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We absolutely LOVE watercolors here at the museum.  Because they are such a light medium, they sometimes have a mind of their own!  They flow, and bleed, and blend into each other—some of the reasons why working with them is so awesome! With a simple set of watercolor paints and a few household materials, creating unique pieces of art has never been so much fun!

Here are a few techniques that you can employ for different effects:

Salt:

When you sprinkle salt on wet watercolor the crystals suck up the paint, gathering the pigments around them.  Brush off the salt when the painting is dry and behold an interesting texture that can vary with the size of the crystals and amount of salt applied.

Masking:

Use different materials to “mask” sections of the painting that you would like to remain white.  Splatter or drip white glue and allow it to dry before painting to create a wacky abstract piece.  String rubber cement along the paper in crazy patterns and allow it to dry before painting.  You can later peel it off to reveal the pristine white paper beneath! If applied carefully, this technique can also be used to protect white space in small areas of a detailed painting.

Straw:

Drip some watercolors onto a piece of paper.  Blow at the paint from different angles through a straw and watch the colors scatter and run!

A ton more objects can be used to experiment with watercolors.  Mess around with a spray bottle, sponge, crumpled paper, or anything else that strikes your fancy!

 

Work of the Week: Face Jar May 14, 2014

Filed under: General — erinkdougherty @ 5:28 pm
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Next time you come to visit, head up to Gallery 304 on the 3rd Floor.  You might find something lurking there that you haven’t noticed before. A certain piece of pottery may look unassuming from its back, but as you make your way to its front you will find yourself face-to-face with…well…A FACE!  Pieces like this one appeared in South Carolina sometime in the mid 1800s. Their features provide an example of a creolized form that art historians believe has roots in both Africa and Europe.  There is a small hole near the bottom edge of our Face Jug, making its use very mysterious.  One theory suggests that adults kept things in them that they didn’t want their kids to get to and the scary face would keep the children away.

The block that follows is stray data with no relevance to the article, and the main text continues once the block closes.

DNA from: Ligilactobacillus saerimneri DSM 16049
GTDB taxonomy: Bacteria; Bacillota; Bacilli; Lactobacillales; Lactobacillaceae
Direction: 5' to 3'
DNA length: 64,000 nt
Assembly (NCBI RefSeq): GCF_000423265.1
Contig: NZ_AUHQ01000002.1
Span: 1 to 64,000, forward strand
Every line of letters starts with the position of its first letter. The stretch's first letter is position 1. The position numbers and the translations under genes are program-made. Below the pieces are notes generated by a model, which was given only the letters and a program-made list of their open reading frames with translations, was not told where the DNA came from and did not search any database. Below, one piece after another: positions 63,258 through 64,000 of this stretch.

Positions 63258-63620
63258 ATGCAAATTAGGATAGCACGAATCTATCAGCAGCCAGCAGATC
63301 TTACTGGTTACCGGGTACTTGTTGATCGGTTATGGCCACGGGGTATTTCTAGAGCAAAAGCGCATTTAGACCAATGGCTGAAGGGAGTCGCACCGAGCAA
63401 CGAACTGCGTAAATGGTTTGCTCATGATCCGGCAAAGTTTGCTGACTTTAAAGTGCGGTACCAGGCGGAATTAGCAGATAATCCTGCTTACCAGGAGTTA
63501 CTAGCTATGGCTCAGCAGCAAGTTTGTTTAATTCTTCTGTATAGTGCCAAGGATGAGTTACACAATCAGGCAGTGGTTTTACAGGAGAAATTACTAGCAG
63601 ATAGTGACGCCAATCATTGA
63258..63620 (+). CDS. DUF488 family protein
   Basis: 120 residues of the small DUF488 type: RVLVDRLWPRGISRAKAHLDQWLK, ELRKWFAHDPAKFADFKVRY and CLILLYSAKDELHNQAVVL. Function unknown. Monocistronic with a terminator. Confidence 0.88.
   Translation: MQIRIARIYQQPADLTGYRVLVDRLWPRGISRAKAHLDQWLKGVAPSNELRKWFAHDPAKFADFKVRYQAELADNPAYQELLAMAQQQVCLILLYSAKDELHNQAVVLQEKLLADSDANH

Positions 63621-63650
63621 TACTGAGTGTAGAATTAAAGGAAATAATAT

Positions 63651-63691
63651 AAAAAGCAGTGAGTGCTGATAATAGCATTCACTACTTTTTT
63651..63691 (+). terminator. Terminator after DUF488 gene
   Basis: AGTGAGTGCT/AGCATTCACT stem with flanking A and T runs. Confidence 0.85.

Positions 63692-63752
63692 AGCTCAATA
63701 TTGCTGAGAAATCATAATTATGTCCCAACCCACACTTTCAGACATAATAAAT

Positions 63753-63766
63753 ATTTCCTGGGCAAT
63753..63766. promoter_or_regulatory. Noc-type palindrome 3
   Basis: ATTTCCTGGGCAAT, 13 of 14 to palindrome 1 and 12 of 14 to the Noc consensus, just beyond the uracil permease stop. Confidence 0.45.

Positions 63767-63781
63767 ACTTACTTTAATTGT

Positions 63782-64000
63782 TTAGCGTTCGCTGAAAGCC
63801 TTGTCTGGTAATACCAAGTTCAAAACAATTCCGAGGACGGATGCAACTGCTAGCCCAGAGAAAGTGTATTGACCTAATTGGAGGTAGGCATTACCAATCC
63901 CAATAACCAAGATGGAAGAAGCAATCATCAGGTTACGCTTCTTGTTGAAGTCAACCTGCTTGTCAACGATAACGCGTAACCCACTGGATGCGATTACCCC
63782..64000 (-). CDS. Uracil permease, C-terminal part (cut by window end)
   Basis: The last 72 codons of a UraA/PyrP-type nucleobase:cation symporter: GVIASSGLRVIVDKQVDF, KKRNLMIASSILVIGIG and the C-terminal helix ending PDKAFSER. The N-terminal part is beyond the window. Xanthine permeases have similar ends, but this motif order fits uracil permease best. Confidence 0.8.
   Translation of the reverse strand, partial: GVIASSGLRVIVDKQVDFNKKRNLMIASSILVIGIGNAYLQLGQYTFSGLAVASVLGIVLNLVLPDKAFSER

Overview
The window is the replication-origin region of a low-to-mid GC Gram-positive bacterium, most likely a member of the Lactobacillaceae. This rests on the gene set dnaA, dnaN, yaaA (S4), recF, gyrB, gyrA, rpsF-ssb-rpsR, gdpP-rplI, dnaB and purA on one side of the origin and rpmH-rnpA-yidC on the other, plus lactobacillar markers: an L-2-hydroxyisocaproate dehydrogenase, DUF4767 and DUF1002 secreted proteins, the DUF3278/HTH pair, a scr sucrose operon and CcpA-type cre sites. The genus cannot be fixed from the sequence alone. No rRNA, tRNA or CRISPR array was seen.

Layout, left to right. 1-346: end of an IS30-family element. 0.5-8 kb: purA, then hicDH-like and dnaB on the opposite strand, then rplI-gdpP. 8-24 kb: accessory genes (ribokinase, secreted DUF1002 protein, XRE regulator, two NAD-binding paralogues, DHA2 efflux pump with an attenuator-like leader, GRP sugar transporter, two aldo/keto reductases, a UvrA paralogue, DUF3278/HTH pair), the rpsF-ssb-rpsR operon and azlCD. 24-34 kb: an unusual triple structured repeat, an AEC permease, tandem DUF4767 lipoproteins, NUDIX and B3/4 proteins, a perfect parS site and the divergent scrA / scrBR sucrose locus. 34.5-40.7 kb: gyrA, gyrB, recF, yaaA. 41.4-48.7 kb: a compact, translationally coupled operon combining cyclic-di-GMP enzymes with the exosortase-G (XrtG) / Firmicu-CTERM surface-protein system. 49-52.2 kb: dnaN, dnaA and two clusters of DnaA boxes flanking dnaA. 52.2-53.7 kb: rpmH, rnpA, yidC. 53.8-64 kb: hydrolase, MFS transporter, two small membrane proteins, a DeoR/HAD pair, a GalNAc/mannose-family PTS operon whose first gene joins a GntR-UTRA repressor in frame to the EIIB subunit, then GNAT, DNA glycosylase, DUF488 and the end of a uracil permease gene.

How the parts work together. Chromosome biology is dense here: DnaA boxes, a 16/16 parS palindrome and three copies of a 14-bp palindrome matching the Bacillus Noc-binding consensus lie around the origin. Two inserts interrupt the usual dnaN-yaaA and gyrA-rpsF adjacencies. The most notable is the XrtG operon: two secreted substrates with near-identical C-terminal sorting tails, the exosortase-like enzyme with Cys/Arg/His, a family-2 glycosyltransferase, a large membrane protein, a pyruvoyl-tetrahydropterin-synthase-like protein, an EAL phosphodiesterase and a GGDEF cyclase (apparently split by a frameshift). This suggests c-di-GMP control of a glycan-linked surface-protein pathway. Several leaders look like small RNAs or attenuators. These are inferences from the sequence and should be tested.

This can be a fun piece to explore with your child.  Get their imaginations going with questions like, “What do you think adults would put in these jugs? “ or “Can you make a face like these guys?” or “How do these make you feel? Curious, scared, silly?”  You will surely get some creative answers!

Face Jar  can be found along with a few of his closest friends on the 3rd Floor of the Stent Family Wing in gallery 304.

 

 

Happenings at the High May 9, 2014

Filed under: General,Upcoming Events — erinkdougherty @ 2:49 pm
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The cowboys of Go West! have officially saddled up their horses and ridden off into the sunset. We might be in between special exhibitions right now, but that doesn’t mean there aren’t fun things happening in the meantime!  As we wait expectantly for Dream Cars to roll in (May 21st!), our trusty family programs have been keeping us busy.

Every week toddlers and parents join us for creativity and learning at Toddler Thursday. We have a great lineup of projects on the docket as we finish up our Alphabet series and look forward to our next adventure—working our way through different art mediums.  From 11:00-3:00pm every Thursday you can drop-in with your little one(s) to create art, hear a story, and look at art in the galleries.

Do you have plans for Mother’s Day yet?  Take a family outing to the High, where mothers are queens for the day! Start off your day of fun with a tour of the collection.  A family-focused tour will begin at 2:00 pm in the Greene Family Learning Gallery.  You and your family will get a chance to wander through the galleries with one of our wonderful docents.  They really know their stuff! Swing by the Stent Atrium, where kids can create a sweet gift for their moms.